Alcatel-Lucent reported a fourth-quarter net loss of ¬1.37 billion (US$1.81 billion), and at the same time announced it is hunting for a new CEO.
Current CEO Ben Verwaayen will step down as soon as a replacement is found, and will not seek re-election as a director, the company announced Thursday.
Chairman Philippe Camus said Verwaayen had "created one company out of two" following Alcatel's merger with Lucent Technologies, He "has recently seen through the completion of the stabilization of the company's balance sheet, enabling us to move forward with confidence," Camus added in a statement.
But in the fourth quarter, Alcatel-Lucent made a net loss of ¬1.37 billion on revenue of ¬4.1 billion, which was down 1.3 percent on a year earlier, it reported Thursday.
Things are perhaps not as bad as those figures suggest: The loss for the quarter included a goodwill impairment charge of ¬894 million following the company's annual review of its assets, and a deferred tax charge of ¬514 million.
On a positive note, fourth-quarter sales in North America rose 13.7 percent year-on-year, to ¬1.6 billion.
However, competitors Ericsson and Nokia Siemens Networks benefitted to an even larger extent from strong sales in North America. Ericsson's revenue during the fourth quarter grew by 51 percent year-on-year, thanks to continued mobile broadband investments and demand for services, and Nokia Siemens' revenue grew by 45 percent.
"Alcatel-Lucent isn't taking as much of that particular action as it could and should," said Sylvain Fabre, research director at Gartner.
All three vendors struggled in Europe, with Alcatel-Lucent's revenue falling 13 percent to ¬1.11 billion.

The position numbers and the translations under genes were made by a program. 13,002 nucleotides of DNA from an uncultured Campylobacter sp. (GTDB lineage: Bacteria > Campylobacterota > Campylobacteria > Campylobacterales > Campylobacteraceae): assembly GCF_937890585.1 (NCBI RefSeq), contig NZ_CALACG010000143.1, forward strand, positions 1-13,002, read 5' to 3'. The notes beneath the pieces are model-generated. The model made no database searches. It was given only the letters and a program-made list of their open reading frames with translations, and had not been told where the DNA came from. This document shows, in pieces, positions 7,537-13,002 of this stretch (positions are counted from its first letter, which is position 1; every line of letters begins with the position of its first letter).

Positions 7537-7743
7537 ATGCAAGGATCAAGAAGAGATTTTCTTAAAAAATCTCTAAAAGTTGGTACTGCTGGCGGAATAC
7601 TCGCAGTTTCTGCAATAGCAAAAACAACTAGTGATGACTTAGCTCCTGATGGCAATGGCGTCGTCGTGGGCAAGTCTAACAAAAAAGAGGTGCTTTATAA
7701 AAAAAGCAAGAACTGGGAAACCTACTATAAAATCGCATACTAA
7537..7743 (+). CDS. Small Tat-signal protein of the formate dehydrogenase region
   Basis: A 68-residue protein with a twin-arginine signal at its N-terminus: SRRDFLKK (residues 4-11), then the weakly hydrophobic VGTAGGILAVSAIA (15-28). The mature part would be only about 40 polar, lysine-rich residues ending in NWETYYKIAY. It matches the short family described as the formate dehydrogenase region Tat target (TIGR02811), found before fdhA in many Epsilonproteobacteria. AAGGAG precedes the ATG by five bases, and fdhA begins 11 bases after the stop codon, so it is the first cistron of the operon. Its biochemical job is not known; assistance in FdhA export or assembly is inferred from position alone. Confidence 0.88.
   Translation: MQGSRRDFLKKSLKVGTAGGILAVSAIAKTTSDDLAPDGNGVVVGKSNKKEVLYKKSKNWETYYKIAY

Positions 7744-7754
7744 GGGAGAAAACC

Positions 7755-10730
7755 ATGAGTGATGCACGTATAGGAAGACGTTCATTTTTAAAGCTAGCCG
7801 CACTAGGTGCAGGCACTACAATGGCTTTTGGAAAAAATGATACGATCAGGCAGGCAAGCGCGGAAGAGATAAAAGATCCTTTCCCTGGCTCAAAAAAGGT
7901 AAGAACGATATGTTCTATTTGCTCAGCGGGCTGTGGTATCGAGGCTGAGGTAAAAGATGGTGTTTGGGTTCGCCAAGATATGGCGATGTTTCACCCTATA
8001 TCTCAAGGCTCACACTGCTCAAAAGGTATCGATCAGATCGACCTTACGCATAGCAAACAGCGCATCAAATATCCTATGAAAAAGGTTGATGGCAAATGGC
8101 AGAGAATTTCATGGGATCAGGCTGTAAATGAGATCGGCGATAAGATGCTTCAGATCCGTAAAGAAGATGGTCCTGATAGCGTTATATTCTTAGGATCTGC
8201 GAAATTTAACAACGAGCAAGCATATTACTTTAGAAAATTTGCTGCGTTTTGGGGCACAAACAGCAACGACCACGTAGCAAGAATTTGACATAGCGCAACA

Alcatel-Lucent's fastest-growing business line was network applications software, up 52.9 percent year-on-year to ¬240 million, followed by IP networking equipment, up 26.4 percent to ¬574 million. Optical networking equipment sales, however, fell 22 percent to ¬565 million, while enterprise networking continued its slow decline, down 3.7 percent to ¬207 million.
Full-year revenue totaled ¬14.45 billion, down 5.7 percent year on year, with a net loss of ¬1.37 billion, compared to a ¬1.1 billion net profit in 2011.
It was a difficult year, especially the first six months of it, Verwaayen said during a conference call. Misjudging the beginning of the year was the biggest mistake he made during his tenure as CEO, Verwaayen said.
The company announced a savings program, including plans to cut 5,000 jobs, after a net loss of ¬254 million in the second quarter.
The company was taken off guard by the rapid move from CDMA to LTE in North America, a weakening GSM market in China, and the economic situation in Europe, Chief Financial Officer Paul Tufano said during the conference call.
Both Alcatel-Lucent and Nokia Siemens have struggled to compete after their respective mergers, but the latter has been more successful in turning around its fortunes, according to Fabre.
For example, Nokia Siemens passed Alcatel-Lucent to become the number two LTE vendor during the third quarter when measuring radio access network revenue, according to Dell'Oro Group. Huawei and Alcatel-Lucent shared the third spot, and Ericsson was on top, it said.
Nokia Siemens has made major cuts, shedding a number of business units to just focus on mobile broadband.
"Alcatel-Lucent hasn't gone through that process. It has instead cut bit by bit, so it doesn't hurt as much. It now has to make some drastic changes," Fabre said.
But Alcatel-Lucent is now planning to sell some of its units in the next 18 to 24 months for between ¬1 billion and ¬1.5 billion.
Verwaayen cutting his losses and leaving is not good news for the company, according to Fabre. It is now going to have to start every discussion with some damage control, he said.